There they go again.

Just three weeks ago, the mainstream political media reported that the broad Democratic left was divided, and that the so-called “establishment” wing had defeated the forces of Senator Bernie Sanders. The evidence? Mainly that in Michigan, Gretchen Whitmer beat Sanders-endorsed Abdul El-Sayed in the gubernatorial primary, while in Kansas, Sharice Davids topped another Our Revolution favorite, Brett Welder, for a congressional nomination. I argued at the time that progressives, defined broadly, had in fact won the night: It’s ridiculous to define women like Whitmer, who supports a $15 minimum wage, gun-safety legislation, and Planned Parenthood funding, or Native American lesbian Obama administration veteran Davids, as merely “establishment.”

This time, the script is flipped, but the divisive storyline is the same.

Now the Sanders forces supposedly have the establishment on the run, with the surprise victory of Tallahassee Mayor Andrew Gillum in a crowded Democratic primary race. But again, that’s the wrong takeaway from an exciting primary. Gillum was an early Hillary Clinton surrogate and convention delegate whose victory is first and foremost due to the hard work of African-American Democrats, the backbone of the party. The “Gillum beats the establishment” storylines are creating a false narrative, maybe even intentionally so.

As is often the case, Politico demonstrates the problem. Three weeks ago it told us “Bernie and his army are losing 2018.” This morning we learned “Sanders-backed Gillum notched Florida stunner.” Both stories were misleading.

Black Democrats bet on Gillum early, when most observers didn’t think he had a chance. BlackPAC and Color of Change went all-in last spring; the Sanders endorsement came in August. It was particularly meaningful since Gillum had been a prominent Clinton surrogate. As he did with Stacey Abrams, a black Clinton supporter who won the gubernatorial primary in Georgia, Sanders showed an ability to move beyond the fissures of 2016 that others in the party, on both sides, appear to lack—and that the media will forever use to write their favorite (and laziest) storyline, “Dems in disarray.”

Gillum also got help from outside groups like Tom Steyer’s Next Generation America, focused on the youth vote, and Moms Demand Action, the gun-safety group, both of which backed Clinton. He also won the backing of Democracy for America and the Working Families Party, which backed Sanders. It’s true that Emily’s List endorsed Gwen Graham (as it had Whitmer in the Michigan primary), but given its commitment to electing female Democrats, that wasn’t surprising. Indivisible chapters and other post-Trump progressive groups worked hard for Gillum, too.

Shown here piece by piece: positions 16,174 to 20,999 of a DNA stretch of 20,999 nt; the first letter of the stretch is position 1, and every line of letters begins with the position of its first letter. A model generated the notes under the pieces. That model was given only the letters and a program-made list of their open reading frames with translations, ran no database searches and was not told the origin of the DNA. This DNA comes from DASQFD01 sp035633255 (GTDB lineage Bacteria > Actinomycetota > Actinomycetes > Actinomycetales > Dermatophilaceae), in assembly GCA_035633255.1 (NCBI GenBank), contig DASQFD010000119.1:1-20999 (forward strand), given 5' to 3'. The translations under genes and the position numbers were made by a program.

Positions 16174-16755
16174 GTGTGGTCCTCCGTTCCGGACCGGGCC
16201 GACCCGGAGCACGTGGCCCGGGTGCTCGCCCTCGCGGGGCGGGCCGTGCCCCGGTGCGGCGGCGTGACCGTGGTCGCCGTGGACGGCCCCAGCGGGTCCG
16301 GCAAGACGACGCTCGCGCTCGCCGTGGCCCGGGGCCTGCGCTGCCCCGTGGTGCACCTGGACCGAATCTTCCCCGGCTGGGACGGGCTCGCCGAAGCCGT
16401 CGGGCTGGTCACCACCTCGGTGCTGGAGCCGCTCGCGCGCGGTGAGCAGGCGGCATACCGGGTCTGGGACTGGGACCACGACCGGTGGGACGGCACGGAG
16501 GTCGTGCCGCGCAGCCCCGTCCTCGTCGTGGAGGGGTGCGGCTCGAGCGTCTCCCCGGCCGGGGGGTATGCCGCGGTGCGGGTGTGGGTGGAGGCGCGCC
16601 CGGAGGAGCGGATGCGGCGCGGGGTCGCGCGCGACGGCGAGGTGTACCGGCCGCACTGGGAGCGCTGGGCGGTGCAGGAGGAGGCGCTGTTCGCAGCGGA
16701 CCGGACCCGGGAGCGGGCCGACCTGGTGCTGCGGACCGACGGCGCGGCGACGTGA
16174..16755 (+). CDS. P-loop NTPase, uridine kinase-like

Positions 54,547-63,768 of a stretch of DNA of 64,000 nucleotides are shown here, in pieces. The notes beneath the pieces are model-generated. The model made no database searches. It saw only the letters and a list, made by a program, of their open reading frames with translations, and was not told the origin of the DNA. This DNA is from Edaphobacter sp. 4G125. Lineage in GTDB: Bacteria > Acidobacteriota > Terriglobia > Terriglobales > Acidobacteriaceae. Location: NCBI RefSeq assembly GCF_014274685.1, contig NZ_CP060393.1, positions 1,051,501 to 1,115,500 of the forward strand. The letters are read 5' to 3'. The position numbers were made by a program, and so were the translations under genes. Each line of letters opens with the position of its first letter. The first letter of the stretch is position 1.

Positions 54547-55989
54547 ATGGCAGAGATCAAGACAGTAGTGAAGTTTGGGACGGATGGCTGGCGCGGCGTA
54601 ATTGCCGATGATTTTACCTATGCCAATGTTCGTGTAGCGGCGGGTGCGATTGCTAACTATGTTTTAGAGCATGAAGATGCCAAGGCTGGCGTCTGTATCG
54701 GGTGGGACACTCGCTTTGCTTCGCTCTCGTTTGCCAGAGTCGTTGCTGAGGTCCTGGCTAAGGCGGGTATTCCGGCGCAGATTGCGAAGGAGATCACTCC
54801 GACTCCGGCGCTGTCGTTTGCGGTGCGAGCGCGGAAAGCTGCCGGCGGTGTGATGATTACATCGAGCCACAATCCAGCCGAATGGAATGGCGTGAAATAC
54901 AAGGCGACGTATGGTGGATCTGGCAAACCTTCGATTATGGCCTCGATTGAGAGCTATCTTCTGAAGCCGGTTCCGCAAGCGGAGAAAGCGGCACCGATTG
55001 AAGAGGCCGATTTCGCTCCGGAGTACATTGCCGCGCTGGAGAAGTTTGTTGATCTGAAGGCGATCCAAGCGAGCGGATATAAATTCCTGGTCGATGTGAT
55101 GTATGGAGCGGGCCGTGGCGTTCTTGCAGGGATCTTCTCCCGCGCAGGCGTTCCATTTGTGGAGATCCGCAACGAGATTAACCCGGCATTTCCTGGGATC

Clearly, a cross-party spectrum of Resistance groups backed Gillum, but the media wants to give all credit to Sanders. Somehow, they are managing to frame his win as divisive, when in fact it holds the promise of ending the unnecessary schism between “identity politics” and “economic progressivism.” Gillum, by the way, didn’t have to be “pushed left” by the Sanders forces. Like a lot of folks who supported Clinton (myself included), he was already there.

When reporters are not hyping the “Sanders wins!” line, they are busy worrying that a black candidate simply can’t win Florida. Graham was widely judged more electable, though given that Clinton lost Florida to Trump, I found it hard to be reassured that a Democratic woman with establishment ties (her father is former senator Bob Graham) was a shoo-in. As Greg Sargent notes, yes Gillum supports Medicare for All, a $15-per-hour minimum wage, abolishing ICE (at least as it’s currently constituted), and raising corporate taxes to fund teachers’ salaries. But on Morning Joe, he resisted the Sanders-clone framing and “didn’t back off his economic progressivism in the slightest, but he presented it as pragmatic and solutions-oriented,” Sargent observed.

I think the biggest winner in Florida Tuesday night was incumbent Democratic Senator Bill Nelson, who is facing a tough challenge from plutocratic Governor Rick Scott. The pair is close to even, and Nelson is running a cautious, uninspiring campaign. Gillum will mobilize the black vote, energizing a progressive multiracial coalition that might sleep on Nelson. Ron DeSantis is a clownish Trump wannabe who blew a racist foghorn, not a dog whistle, in his first Wednesday television interview, calling Gillum “articulate” (boilerplate for “surprise, an educated black man!”) and warning Florida not to “monkey this up.”

Trump backed him by blaming Gillum for “crime” (an ancient dog whistle) and attacking him as a “failed socialist” on Wednesday.

Make no mistake, these top two Florida races were officially nationalized Tuesday night. Yes, I know that means more GOP money and more GOP racism. But it also means all kinds of progressive, multiracial, broad-coalition activism behind Gillum, which will also help Nelson. I hope it also means we will see more attention to registering and mobilizing Puerto Ricans who fled Hurricane Maria. Yesterday we learned the storm killed 2,975 people in the territory, almost exactly as many as died on 9/11. Puerto Rico’s Florida refugees are eligible to vote, and they should make Trump-clone DeSantis and Rick Scott pay for Trump’s cruel and racist neglect. Andrew Gillum’s Democratic Party is one that is wise and energetic enough to mobilize new or discouraged voters in every corner of the state. It’s a victory for all of us. Florida emerges as a state to watch closely this November—and in 2020.